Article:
Toyota Owners Seek Legal Action to Recoup Lost Resale Values
BOSTON — As Toyota owners see the value of their vehicles drop in connection with the automaker's recent recalls, many have sought legal action.
Many are turning to Attorneys Toyota Action Consortium, which is a federation of consumer law firms filing lawsuits against the automaker. The group has already grown to 22 law firms, covering 16 states. Officials said more states are expected to be covered soon.
The effort is coordinated by P. Tim Howard, a professor of law and policy at Northeastern University. He coordinated the legal team in the Florida tobacco lawsuit in the 1990s, which led to a $20 billion settlement with the State of Florida and a national settlement of $250 billion. He is also currently co-counsel, representing 3,600 victims of cigarette-related disease in Florida.
"This is the strongest and largest case for economic damages to American consumers we've ever had," said Howard, who also practices consumer law at Howard & Associates in Tallahassee, Fla. "Major used-car valuation services like Edmunds, NADA and Kelley Blue Book have already downgraded resale value by as much as 3.5 percent, and consumers can expect an additional decrease up to 6 percent.
"As a result, Toyota owners have been robbed of their investment, along with their ability to trade in these vehicles rather than submit to hasty and questionable repairs," he claimed. "In the meantime, they have also lost the use of their car. That's economic damage, plan and simple."
Along with other Florida attorneys, Howard filed one of the consortium's first lawsuits for $1 billion in damages in Florida in early February.
In addition to Howard, other ATAC members include Stephen Sheller and Brian McCormick Jr., of Sheller, P.C., in Philadelphia, who have already filed a case in Pennsylvania and are planning to file a case in New Jersey immediately.
In California, ATAC is led by Larry Gornick, of Levin Simes Kaiser & Gornick in San Francisco. His previous work has involved defective products, toxic torts and more. The team is also working with several law firms in Los Angeles that have filed previous Toyota class actions.
In New York, litigation is headed up by attorney James Haggerty, who has a personal involvement. Apparently, in early 2009, he says his mother-in-law was nearly killed in a crash involving a 2005 Toyota Camry with sudden acceleration the suspected cause.
The ATAC team is also preparing cases involving the brake issues with the Toyota Prius.
A court hearing on whether national class action cases will be consolidated is expected for March 25 before a multi-district panel in the U.S. District Court in San Diego.
Toyota Offers Recall Update
According to Toyota, more than 50,000 vehicles are being fixed a day.
"All Toyota dealers nationwide have received the parts, the tools and training they need, and repairs for vehicles involved are very much under way. Our dealers are repairing over 50,000 vehicles a day — with hundreds of thousands of vehicles already fixed since the recalls were announced," said Bob Carter, group vice president and general manager of the Toyota division.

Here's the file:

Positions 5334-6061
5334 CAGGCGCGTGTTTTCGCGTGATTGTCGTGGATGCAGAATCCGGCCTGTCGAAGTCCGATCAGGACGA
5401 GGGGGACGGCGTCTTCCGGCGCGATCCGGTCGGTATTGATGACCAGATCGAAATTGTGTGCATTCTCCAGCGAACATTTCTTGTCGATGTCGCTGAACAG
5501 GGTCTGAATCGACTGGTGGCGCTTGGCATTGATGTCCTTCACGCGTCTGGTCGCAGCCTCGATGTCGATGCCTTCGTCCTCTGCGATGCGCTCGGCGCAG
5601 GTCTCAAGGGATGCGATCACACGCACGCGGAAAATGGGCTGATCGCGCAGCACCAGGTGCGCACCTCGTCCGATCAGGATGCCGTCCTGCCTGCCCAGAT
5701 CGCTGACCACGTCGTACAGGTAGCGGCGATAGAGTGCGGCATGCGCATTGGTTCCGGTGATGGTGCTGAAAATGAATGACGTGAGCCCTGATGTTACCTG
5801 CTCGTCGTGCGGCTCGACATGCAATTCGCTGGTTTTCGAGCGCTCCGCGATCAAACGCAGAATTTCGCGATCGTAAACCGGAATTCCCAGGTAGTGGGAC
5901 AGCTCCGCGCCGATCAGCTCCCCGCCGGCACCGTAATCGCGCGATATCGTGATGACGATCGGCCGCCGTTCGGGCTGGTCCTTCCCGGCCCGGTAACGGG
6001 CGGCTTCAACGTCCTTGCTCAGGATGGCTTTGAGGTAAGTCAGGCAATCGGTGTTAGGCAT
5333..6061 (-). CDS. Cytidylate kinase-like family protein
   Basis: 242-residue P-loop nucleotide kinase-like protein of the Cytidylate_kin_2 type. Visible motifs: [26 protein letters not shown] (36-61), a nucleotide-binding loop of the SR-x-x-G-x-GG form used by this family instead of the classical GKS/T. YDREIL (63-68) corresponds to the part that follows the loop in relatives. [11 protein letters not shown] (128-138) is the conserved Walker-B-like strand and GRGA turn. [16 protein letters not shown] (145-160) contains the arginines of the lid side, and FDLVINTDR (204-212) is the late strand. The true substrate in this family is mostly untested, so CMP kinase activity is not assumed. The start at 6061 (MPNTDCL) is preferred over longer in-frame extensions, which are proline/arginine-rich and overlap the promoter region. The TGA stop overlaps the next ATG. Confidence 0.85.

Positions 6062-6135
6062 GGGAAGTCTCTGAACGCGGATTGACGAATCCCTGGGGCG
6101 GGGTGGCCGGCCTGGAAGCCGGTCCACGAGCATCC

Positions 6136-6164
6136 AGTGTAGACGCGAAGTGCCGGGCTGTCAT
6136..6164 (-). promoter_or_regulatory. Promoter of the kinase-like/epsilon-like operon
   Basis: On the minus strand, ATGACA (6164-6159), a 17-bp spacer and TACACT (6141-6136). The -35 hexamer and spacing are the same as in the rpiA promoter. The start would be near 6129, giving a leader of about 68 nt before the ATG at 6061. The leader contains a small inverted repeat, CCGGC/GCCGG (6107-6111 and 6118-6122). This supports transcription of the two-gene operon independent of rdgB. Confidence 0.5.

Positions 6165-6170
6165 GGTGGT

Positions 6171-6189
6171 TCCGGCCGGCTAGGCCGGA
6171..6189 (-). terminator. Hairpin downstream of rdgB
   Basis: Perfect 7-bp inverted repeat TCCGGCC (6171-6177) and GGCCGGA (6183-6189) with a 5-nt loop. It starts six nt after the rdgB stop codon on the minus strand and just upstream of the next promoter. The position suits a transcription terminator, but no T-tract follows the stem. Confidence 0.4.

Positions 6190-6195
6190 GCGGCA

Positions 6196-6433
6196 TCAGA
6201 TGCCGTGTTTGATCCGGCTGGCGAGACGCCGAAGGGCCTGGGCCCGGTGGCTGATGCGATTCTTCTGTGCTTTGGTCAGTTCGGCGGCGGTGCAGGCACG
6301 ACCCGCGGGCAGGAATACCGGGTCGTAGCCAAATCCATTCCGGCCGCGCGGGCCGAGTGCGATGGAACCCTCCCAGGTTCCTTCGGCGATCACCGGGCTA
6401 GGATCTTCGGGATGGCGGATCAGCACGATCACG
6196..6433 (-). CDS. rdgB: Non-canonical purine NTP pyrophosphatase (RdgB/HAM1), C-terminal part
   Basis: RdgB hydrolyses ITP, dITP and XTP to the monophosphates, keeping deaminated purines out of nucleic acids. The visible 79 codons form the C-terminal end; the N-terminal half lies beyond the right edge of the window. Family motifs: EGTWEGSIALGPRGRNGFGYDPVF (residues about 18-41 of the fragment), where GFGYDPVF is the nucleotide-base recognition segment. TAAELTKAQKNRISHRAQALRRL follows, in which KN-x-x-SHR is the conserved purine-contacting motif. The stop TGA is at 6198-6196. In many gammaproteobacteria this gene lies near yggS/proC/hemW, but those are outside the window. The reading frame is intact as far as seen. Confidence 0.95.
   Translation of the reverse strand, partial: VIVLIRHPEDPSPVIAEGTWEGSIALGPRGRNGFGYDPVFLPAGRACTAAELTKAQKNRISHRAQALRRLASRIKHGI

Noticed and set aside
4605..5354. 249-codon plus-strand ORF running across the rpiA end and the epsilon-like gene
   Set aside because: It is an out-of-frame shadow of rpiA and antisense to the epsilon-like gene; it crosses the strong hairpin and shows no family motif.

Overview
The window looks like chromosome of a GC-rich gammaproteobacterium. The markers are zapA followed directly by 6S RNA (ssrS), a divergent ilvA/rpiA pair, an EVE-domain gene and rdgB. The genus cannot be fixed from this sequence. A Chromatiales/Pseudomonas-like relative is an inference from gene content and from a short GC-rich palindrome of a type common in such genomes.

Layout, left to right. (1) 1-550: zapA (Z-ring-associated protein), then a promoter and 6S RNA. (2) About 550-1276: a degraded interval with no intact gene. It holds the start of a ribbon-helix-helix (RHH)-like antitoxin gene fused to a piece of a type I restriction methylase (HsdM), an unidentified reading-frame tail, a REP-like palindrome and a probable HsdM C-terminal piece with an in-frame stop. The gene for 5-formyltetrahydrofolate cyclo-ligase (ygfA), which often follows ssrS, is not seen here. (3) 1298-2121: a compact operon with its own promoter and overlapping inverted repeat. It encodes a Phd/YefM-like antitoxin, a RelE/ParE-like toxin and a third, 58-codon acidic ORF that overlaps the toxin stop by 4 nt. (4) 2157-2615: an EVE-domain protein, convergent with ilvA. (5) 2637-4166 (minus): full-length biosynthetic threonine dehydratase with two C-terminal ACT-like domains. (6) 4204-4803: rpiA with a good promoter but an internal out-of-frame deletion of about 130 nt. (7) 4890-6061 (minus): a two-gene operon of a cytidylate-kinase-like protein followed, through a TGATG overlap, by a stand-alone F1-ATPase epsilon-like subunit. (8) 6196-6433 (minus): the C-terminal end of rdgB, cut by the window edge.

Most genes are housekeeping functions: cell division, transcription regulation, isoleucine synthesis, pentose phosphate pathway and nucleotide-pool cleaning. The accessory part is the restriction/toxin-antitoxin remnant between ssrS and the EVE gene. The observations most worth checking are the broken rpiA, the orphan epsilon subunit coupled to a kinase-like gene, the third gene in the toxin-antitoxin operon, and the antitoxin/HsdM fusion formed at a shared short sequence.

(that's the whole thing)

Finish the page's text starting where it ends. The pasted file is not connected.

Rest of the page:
"Toyota vehicles are very safe. The conditions that have been reported throughout the media are extremely rare, but I understand the concern and we are working closely with our consumers to delivery the repairs quickly, effectively and conveniently as possible," he added.
In other company news, Toyota said that on Feb. 8, a federal grand jury in the Southern District of New York issued a subpoena that requested the automaker and its subsidiaries to produce certain documents related to unintended acceleration of Toyota vehicles and the braking system of the Prius.
On Feb. 19, Toyota Motor Corp. and Toyota Motor Sales, U.S.A., received a voluntary request and a subpoena, respectively, from the Los Angeles office of the United States Securities and Exchange Commission, seeking production of certain documents including those related to unintended acceleration of Toyota vehicles and the company's disclosure policies and practices.
TMC and TMS intend to cooperate with the investigations and are currently preparing their responses, officials indicated.
In respect to a memo that is apparently circulating, which boasts about the cost savings Toyota had (about $100 million) when it reached a deal with the U.S. government earlier over the floor mat issue, the automaker said, "Our first priority is the safety of our customers and to conclude otherwise on the basis of one internal presentation is wrong.
"Our values have always been to put the customer first and ensure the highest levels of safety and quality. Our recently announced top-to-bottom quality review of all company operations, along with new quality initiatives and a renewed commitment to transparency, are all designed to reaffirm these values," officials said in a statement.
As TMS and TMC executives, including Akio Toyoda, prepare to visit Capitol Hill this week to testity on the recalls, Toyota's dealers are also getting involved.
Starting this morning, representatives from Toyota dealerships throughout the country will convene on Capitol Hill to voice their commitment to the automaker and outline their efforts on the frontlines to help ensure a successful vehicle recall and repair effort.
Dealers are expected to describe the steps service staff and mechanics are taking "to ensure local Toyota owners get the prompt, thorough service they deserve and have come to expect."
Plant employees will also be on hand to express their support for Toyota in advance of a House Committee on Oversight and Government Reform hearing on Toyota gas pedals.